Disclaimer: The Tate Modern is one of my favorite museums. My previous apartment held a place of honor, above the couch, for a poster I picked up there. And, in 2014, I interviewed the developers of their awesome app, the Magic Tate Ball (re: Using “String and Sellotape” To Build the Magic Tate Ball). So, imagine my excitement when I was recently introduced to Kathryn Box at the Tate Gallery in London. Kathryn manages and produces content for the Tate Kids website and the Tate Kids social channels, which focuses on games and films and articles
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I am lucky to know some amazing teachers. I know teachers who are throwing open the doors of their classrooms and partnering with community organizations, libraries, and museums to expand students’ learning opportunities. I know teachers who are flipping the hierarchical teacher-student relationship on its head to allow students to take the lead in their learning. I know teachers who are linking their students to networks that discuss and take action on the most pressing issues of the day. When I ask these teachers why they are making these innovative moves in their practice, they tell
Two years ago, Connected Camps and Institute of Play launched Minecraft Summer of Learning, piloting a new model for in-game virtual summer camps. We’ve served over two thousand families since then, and are mid-way through summer 3.0. This year’s camps reflect a ton of learning and iteration, but what has stayed constant is our focus on relationships. Through our summer camps, kids are developing close relationships around shared interests, and are able to stay connected with our community year-round. Deep and Close Friendships As I wrote back when we were about to launch, the engine for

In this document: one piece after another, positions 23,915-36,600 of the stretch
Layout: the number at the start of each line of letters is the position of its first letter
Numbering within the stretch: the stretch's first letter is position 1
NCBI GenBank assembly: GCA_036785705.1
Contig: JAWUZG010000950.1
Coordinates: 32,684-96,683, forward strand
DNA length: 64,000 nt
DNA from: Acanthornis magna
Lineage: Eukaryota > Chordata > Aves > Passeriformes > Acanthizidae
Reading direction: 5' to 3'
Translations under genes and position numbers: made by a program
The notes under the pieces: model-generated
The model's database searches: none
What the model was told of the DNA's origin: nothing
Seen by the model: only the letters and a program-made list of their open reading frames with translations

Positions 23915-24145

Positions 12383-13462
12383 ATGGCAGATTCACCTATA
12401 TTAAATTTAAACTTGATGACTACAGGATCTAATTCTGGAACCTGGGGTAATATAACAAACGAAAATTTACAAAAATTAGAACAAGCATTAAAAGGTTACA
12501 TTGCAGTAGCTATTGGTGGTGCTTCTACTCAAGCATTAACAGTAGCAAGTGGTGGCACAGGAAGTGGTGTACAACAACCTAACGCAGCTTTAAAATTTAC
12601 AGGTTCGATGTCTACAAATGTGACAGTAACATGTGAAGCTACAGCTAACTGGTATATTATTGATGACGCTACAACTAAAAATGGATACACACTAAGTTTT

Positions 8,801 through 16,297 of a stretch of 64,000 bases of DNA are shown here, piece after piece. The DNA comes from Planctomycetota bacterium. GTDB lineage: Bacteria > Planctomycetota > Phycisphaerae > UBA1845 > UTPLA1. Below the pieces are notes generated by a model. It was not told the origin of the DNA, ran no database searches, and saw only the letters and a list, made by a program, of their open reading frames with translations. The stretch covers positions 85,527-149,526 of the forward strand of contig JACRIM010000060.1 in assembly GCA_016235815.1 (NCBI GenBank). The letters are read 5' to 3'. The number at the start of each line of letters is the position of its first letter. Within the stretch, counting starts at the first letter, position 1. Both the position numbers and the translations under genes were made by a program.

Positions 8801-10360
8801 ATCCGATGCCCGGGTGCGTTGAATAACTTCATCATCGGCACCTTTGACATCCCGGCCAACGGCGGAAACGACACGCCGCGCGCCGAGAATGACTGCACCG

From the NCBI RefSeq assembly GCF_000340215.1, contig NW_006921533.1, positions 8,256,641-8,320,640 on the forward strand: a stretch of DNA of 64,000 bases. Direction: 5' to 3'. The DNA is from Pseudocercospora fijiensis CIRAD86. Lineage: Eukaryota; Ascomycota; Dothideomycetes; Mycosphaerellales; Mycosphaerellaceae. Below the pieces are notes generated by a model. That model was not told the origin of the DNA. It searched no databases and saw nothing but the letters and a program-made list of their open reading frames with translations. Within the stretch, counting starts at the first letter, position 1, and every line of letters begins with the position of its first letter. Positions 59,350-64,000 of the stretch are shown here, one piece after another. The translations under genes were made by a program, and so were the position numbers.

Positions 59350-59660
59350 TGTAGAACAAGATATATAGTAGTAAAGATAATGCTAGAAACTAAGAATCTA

At it’s core, connected learning is about educational equity, and Code.org, which runs Hour of Code, is a shining example. The nonprofit organization recently announced the results of a new survey of the young people it serves. And, the news is good: underrepresented minorities make up 48 percent of Code.org’s students in their courses and girls make up 45 percent. Code.org, designs its courses with equity in mind. This month, it released a new free computer science course for 7th- through 9th-graders. Called “CS Discoveries,” the year-long course compliments Code.org’s existing courses, “CS Fundamental” (for primary
A couple of years ago, I worked in the summer to build Connected Courses with some amazing colleagues. I dabbled in the work of connected learning prior to this invitation, but this was my first real attempt to put the principles into practice. Our goal with Connected Courses was, and remains, to support faculty who are “developing online, open courses that embody the principles of connected learning and the values of the open web.” At some point in the middle of our week of building, Mimi Ito made a comment, an aside, that stuck with me.
In our last script published here, we approached our Networked Narratives course (@NetNarr) in an emergent fashion. This next installment considers how students explore digital identity via a number of role-play activities, influenced by a few outside mystery characters. Designing for Emergence, The Screenplay, Part 2 Act 2: Scene 1 (A slow dissolve into a view over Alan’s shoulder in a video call with Mia. It’s the summer of 2017, and he sees the bright light coming through the window behind her in New Jersey. Likewise, the warm Arizona light coming in his window lights up